While a plan may imply a rigid, fixed schedule, the opposite is actually true. It is simply a guideline that can be used to guide decision making on an individual basis. Every year will be different and every individual will be different. Coaches must be flexible with how they apply those guidelines considered each case as its own unique circumstance.

The value in creating a plan is not in setting a concrete pathway, but in forcing coaches to consider how they will make decisions moving forward. The plan that emerges is reflective of HOW decisions will be made, not reflective of WHAT decisions will actually be made.

The plan should be based on yearly progressions that are based upon how long a swimmer has been a part of the program. The individual differences emerge when we considered how an individual enters the system. As discussed above, different swimmers will have had very different exposures and responses to training, and the buckets you create should guide you.

There is no right or wrong way to build progressions. It is entirely dependent on how each individual chooses to coach, as well as what they value in training. If a given coach drives performances through overload in volume, then progressions should mostly be driven by volume. The same could be said for strength training, intensity in the pool, or the resistance training in the pool. Any and all progressions are appropriate if you believe that it is critical for long-term performance enhancement.

If you do all of these things, and most coaches will to some extent, you’ll need to decide HOW to favor different progression means. For instance, the first year could be focused on building volume, the second year on improving strength training, etc. Alternatively, these progressions can be alternated on a more frequently basis, every month or even every week.

The best way to build these progressions is to ensure that they align with your values as a coach. If they do, you will be able to effectively manipulate those progressions, as well as flexibly apply those progressions on a case by case basis.

Create ‘Rules’ and Stick to Them

Force yourself to create rules about how overload can be applied and be conservative. In the moment, it’s easy to make the emotional decision and it’s VERY easy to do ‘just one more’. Remove the emotion from the process and by creating rules for progression ahead of time.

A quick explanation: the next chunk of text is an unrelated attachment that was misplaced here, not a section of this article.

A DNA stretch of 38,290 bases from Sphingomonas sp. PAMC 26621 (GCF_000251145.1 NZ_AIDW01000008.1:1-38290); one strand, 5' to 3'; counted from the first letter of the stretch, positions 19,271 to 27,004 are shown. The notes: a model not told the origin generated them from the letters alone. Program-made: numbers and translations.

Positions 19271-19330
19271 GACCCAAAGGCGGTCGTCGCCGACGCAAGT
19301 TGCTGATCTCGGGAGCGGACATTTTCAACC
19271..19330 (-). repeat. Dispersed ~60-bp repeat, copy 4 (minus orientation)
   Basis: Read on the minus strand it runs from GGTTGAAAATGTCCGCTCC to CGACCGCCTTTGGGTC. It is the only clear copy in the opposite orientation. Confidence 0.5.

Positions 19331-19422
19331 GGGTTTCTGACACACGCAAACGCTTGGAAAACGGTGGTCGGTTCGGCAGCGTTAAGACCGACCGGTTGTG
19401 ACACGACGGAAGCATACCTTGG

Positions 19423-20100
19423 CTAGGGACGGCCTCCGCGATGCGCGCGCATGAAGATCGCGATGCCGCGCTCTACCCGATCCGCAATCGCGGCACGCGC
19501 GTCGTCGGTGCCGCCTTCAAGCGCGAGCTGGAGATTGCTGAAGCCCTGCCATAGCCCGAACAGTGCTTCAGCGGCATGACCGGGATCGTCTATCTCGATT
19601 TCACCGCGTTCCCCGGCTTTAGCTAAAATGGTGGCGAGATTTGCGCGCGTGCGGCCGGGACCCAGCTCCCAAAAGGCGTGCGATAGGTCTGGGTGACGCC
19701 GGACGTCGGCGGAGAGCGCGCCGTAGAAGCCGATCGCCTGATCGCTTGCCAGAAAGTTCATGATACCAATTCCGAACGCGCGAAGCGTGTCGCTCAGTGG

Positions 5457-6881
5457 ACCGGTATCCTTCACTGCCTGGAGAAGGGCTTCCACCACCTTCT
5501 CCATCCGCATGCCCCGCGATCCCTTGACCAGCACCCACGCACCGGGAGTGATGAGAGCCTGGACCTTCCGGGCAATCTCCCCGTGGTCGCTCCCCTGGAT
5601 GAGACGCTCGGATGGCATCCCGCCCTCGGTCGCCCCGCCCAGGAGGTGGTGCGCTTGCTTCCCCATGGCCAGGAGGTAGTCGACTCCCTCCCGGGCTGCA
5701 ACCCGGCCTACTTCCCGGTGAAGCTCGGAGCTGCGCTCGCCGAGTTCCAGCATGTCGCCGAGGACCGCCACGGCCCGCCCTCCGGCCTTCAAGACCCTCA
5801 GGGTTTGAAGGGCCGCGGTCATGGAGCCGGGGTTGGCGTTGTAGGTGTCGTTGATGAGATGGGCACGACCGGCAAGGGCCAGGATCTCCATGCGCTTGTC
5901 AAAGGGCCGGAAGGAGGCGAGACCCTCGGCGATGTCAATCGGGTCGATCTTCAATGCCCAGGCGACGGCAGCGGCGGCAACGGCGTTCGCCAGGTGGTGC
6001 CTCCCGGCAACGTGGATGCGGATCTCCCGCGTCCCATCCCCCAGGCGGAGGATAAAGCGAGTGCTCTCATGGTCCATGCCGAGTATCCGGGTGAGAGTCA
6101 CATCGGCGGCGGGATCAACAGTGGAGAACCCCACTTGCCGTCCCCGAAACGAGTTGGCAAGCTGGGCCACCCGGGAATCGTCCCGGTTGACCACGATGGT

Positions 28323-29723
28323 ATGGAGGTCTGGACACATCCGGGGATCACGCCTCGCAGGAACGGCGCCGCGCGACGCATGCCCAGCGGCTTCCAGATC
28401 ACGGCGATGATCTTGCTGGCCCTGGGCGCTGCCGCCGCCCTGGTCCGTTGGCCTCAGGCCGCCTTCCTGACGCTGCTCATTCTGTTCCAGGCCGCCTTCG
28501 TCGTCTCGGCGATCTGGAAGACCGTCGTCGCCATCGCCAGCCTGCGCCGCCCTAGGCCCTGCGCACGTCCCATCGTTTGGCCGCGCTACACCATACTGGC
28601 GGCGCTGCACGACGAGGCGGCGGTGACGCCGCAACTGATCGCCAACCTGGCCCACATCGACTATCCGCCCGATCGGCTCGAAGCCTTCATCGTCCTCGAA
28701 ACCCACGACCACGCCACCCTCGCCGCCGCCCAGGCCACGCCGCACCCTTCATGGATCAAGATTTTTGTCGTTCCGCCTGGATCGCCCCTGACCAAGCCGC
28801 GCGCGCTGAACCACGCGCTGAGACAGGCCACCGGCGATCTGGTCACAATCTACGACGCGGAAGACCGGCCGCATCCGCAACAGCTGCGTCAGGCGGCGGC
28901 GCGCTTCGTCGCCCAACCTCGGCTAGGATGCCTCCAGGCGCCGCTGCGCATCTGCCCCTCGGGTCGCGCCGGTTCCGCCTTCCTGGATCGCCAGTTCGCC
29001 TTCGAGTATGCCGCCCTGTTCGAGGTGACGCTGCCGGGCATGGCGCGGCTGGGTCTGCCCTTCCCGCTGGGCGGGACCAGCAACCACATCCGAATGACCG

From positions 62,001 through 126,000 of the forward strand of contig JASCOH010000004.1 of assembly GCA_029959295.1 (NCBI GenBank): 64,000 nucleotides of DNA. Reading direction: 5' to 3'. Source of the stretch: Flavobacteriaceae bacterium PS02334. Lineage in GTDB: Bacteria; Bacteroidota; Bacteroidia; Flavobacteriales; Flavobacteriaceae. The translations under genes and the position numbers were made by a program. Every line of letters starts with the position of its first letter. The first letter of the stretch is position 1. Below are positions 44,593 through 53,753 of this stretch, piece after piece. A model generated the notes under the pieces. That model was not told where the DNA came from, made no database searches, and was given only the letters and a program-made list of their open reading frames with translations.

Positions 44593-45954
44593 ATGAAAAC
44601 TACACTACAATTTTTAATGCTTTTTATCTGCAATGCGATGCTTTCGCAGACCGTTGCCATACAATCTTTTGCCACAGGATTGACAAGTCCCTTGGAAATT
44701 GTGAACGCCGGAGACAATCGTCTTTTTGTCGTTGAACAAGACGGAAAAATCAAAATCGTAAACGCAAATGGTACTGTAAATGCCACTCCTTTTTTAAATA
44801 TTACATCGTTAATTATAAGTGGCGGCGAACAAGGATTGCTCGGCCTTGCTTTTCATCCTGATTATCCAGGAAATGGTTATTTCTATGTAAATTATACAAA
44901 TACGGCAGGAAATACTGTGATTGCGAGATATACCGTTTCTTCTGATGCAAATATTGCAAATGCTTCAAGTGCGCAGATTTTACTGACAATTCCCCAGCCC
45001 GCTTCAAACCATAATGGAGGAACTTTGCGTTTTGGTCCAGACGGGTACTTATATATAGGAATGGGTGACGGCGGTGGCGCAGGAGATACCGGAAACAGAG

These rules could take any form that make sense to you and how you implement your training program. When you find yourself wanting to make a change, remember the rules exist for a reason. If you need to change the rules, that’s fine. However, make sure that change is appropriate enough to be applied uniformly.

Be Flexible

The challenge of coaching is the nuance and learning to make ambiguous decisions. I just suggested the importance of creating guidelines for creating progressions and sticking to them, and now I’d like to suggest that you be flexible when applying those rules.

When you have more formal rules, you can make exceptions to those rules as necessary. The key difference is that when making those exceptions, you’re much more aware of the potential consequences of making that exception, both positive and negative. The rules are a formal reflection of your thought process about what makes sense. The value in doing so is in reflecting on the consequences before you need to make immediate decisions.

When in the moment, you’ve already thought through what can happen, and that allows for the making of contextual decisions without a great deal of deliberation. It actually leads to a MORE intuitive process because you are freed to simply observe what you see, fully aware of the options for intervention that exist.

Avoid Every Year is Harder

A simple solution is to just make it harder every year. This is problematic for two reasons. The first is that you simply can’t do this forever. There is only so much work you can do, and the limit on the productive amount of work is even less. At some point, more of anything is simply not possible.

The second issue is that continuing to make the training harder widens the gap between newcomers and returners. The profile of the incomers is not necessarily improving, yet the expectations continue to grow. Not only is this a recipe for injury and stalled performances, it makes the problem of maintaining training potential even worse.

The idea of making training harder each year is completely correct. However, that process needs to happen on an individual basis, not as blanket approach for the team.


Creating progressions is about creating a road map to get from point A to point B. The main value of the road map is the thought process required to create the plan, not simply the plan itself. It forces coaches to carefully consider all of the factors that influence and allow for progressions to be effective.

It’s not about creating an iron-clad system. It’s about fully understanding what your options are, and how they relate to each other. The planning process helps to develop this understanding and that is what we’re after. With a deeper understanding, we actually have MORE flexibility, not less, and that is the true value of creating progressions.

Have established the training needs of our swimmers and created training progressions to meet those needs over time, we actually have to make it all happen by creating training sessions and effectively administering them to swimmers. As you can imagine, there are a lot of moving pieces and we have to be ready to pull it off. We’ll explore some ideas about how to do so in the following section.